By Joe Guzzardi
The endless college football bowl season is upon us. Beginning last weekend with the Mrytle Beach Bowl, and mercifully ending on January 8 with the College Football Playoff National Championship game, 43 games will be played.
No football game ever played, or ever to be played, will exceed the drama surrounding the Mosquito Bowl, played on insect-infested Guadalcanal in 1944. The 4th and 29th U.S. Marine Corp regiments faced off before their next stop, Okinawa.
The Mosquito Bowl evolved from a bold claim that Brown University and eventual New York Giants superstar John McLaughry made to his father. Young McLaughry claimed that the 4th Regiment could go toe-to-toe with the NFL champion Chicago Bears. McLaughry backed off a bit but still maintained that the 4th and the 29th combined could beat any team, anywhere.
To lift the Marines’ spirits, the brass okayed a football game between the 4th and the 29th for Christmas Eve 1944. The regiments had long debated which would prevail if they ever met on the football field. By kickoff time, there was a regulation-size field with goalposts, programs with roster information, a marching band and more than a thousand spectators. The excitement was so high that the Marine Corps radio network broadcast the game, and wagering was at a feverish level.
With its six early round professional draft picks, the star-studded 29th took the field against the 4th, which had players who had professional careers with the Detroit Lions, the Green Bay Packers and the Chicago Cardinals.
The gridiron was dirt and gravel without a blade of grass. Two-handed tag, the official rule, was ignored. The Marines played in t-shirts and torn-off khakis. Although they came away battered and bruised, no one complained. The game, which ended in a 0-0- tie, distracted from training for the Okinawa invasion which they correctly described as being “bound for hell.”
Of the 65 Mosquito Bowl players, 56 played in colleges, including Notre Dame, California, Purdue and Wisconsin, and five were team captains. Fifteen died during the fierce Okinawa fighting, the Pacific War’s bloodiest battle. After 82 days of brutal combat, more than 240,000 people had been killed, a 3,000 daily average. The American loss rate was 35 percent of the force, totaling 49,151 casualties. Of those, 12,520 were killed or missing, and 36,631 were wounded in action.
Wisconsin teammates Robert Bauman and David Schreiner were among those killed in action. Heavy Japanese fire blindsided Bauman’s platoon, and a bullet to his head shattered his skull. Bauman, age 24, became the 12th Mosquito Bowl player killed. On the day before Okinawa was declared secure, Schreiner was shot in the upper chest. Schreiner had weathered 81 of the 82 days that the battle lasted before dying in the hospital on the 82nd day. Schreiner was the 15th and final Mosquito Bowl fatality.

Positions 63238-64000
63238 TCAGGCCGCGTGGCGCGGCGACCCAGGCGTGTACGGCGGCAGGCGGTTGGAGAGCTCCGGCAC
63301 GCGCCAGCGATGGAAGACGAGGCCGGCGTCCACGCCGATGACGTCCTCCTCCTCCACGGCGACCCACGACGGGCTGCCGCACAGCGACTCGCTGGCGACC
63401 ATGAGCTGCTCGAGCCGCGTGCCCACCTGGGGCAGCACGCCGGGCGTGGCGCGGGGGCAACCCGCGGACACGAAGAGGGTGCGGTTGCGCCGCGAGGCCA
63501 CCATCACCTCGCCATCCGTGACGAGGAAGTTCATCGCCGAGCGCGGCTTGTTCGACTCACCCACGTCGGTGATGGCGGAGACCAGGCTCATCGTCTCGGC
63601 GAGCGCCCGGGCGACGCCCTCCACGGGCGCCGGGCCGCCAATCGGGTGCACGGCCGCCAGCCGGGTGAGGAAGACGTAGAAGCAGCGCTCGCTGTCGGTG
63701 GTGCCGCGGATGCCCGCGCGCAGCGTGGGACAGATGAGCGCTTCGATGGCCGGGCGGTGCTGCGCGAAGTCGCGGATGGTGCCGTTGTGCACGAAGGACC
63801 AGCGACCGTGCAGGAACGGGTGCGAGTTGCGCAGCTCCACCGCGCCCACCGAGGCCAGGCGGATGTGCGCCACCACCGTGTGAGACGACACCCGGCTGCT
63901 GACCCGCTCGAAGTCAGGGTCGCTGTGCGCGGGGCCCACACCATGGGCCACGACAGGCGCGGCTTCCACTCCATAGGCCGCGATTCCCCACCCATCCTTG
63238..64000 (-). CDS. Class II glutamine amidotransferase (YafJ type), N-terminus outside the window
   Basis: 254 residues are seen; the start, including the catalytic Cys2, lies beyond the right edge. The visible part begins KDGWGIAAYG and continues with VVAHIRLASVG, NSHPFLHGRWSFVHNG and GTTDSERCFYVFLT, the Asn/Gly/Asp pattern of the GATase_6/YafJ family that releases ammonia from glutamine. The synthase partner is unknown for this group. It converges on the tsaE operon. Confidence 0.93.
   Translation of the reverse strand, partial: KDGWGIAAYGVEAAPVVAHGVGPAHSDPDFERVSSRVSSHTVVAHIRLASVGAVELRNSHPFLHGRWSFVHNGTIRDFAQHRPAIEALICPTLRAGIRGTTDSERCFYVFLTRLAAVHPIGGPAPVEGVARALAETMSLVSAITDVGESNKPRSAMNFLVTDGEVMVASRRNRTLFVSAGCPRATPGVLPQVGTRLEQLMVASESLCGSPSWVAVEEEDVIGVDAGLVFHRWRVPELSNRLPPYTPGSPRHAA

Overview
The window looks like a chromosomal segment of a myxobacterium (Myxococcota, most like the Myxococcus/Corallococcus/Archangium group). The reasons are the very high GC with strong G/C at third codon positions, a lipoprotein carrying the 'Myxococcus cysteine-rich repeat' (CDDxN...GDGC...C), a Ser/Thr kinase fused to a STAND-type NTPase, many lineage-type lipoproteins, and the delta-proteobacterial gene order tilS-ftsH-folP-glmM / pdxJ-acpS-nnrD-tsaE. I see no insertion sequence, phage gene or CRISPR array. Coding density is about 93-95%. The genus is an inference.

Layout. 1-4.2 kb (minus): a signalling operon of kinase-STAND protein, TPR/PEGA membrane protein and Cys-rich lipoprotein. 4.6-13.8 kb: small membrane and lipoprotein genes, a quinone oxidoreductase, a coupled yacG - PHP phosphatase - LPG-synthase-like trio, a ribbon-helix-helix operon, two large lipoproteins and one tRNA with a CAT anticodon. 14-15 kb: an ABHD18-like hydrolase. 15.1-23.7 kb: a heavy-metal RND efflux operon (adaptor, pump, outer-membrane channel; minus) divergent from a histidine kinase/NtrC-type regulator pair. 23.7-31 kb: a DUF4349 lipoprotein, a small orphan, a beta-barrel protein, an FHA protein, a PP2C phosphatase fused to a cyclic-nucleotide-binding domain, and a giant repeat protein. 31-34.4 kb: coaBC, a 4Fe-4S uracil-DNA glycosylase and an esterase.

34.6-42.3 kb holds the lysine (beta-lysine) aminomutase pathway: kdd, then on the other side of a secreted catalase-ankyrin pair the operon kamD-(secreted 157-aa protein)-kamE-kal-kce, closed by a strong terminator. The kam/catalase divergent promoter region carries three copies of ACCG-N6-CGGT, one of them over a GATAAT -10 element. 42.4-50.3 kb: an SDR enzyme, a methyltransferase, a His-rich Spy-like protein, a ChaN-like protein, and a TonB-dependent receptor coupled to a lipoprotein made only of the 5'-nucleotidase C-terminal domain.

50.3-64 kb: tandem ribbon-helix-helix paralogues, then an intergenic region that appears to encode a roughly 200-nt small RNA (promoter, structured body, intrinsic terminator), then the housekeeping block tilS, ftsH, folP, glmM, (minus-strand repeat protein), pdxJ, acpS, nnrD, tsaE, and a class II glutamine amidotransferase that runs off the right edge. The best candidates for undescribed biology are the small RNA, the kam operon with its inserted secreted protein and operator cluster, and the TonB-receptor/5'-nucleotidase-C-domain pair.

Ironically, Schreiner could have stayed behind. He rejected a medical school deferment and instead enlisted. Schreiner wrote in a letter to his parents: “I’m not sitting here snug as a bug, playing football while others are giving their lives for their country…If everyone tried to stay out of it, what a fine country we’d have!”
After learning of their sons’ deaths, the mothers of Schneider and Bauman corresponded. Bertha Bauman to Anne Schreiner: “Our two darling boys were real pals and went through everything together and seems they could not be separated and for that reason, God took them both.” Anne replied: “Are your days and nights getting any better, Mrs. Bauman? I find mine are getting harder and harder.”
In 1947, Anne wrote to Bertha again after Bauman and Schreiner’s fiancées had married. Although Anne was happy that Odette, a WAVE and her faithful friend throughout, now would have the chance “to build another future for the one that was taken away,” she was saddened because “she [Odette] had been David’s, and oh, oh, doesn’t it hurt?”
Anne lived until age 105, and to her the Badgers were always “her boys.” Before she moved into a nursing home at age 99, she kept David’s room exactly as it was the day he left for the Marines.
The lucky, living 50 Mosquito Bowl competitors returned home, but most were never the same. After receiving a telegram McLaughry sent from San Francisco that read “short time, then home soon, love,” his mother picked him up at Grand Central Station. Gone was the Brown University swagger, replaced by, in his mother’s words, a reclusive, jittery man who was an “empty shell that held empty eyes.”
The three and a half hours long Mosquito Bowl that the 65 Marines reveled in may have been the last and longest sustained joyous moments the brave young soldiers ever experienced in their war-shortened lives.
Joe Guzzardi writes for the Washington, D.C.-based Progressives for Immigration Reform. A newspaper columnist for 30 years, Joe writes about immigration and related social issues.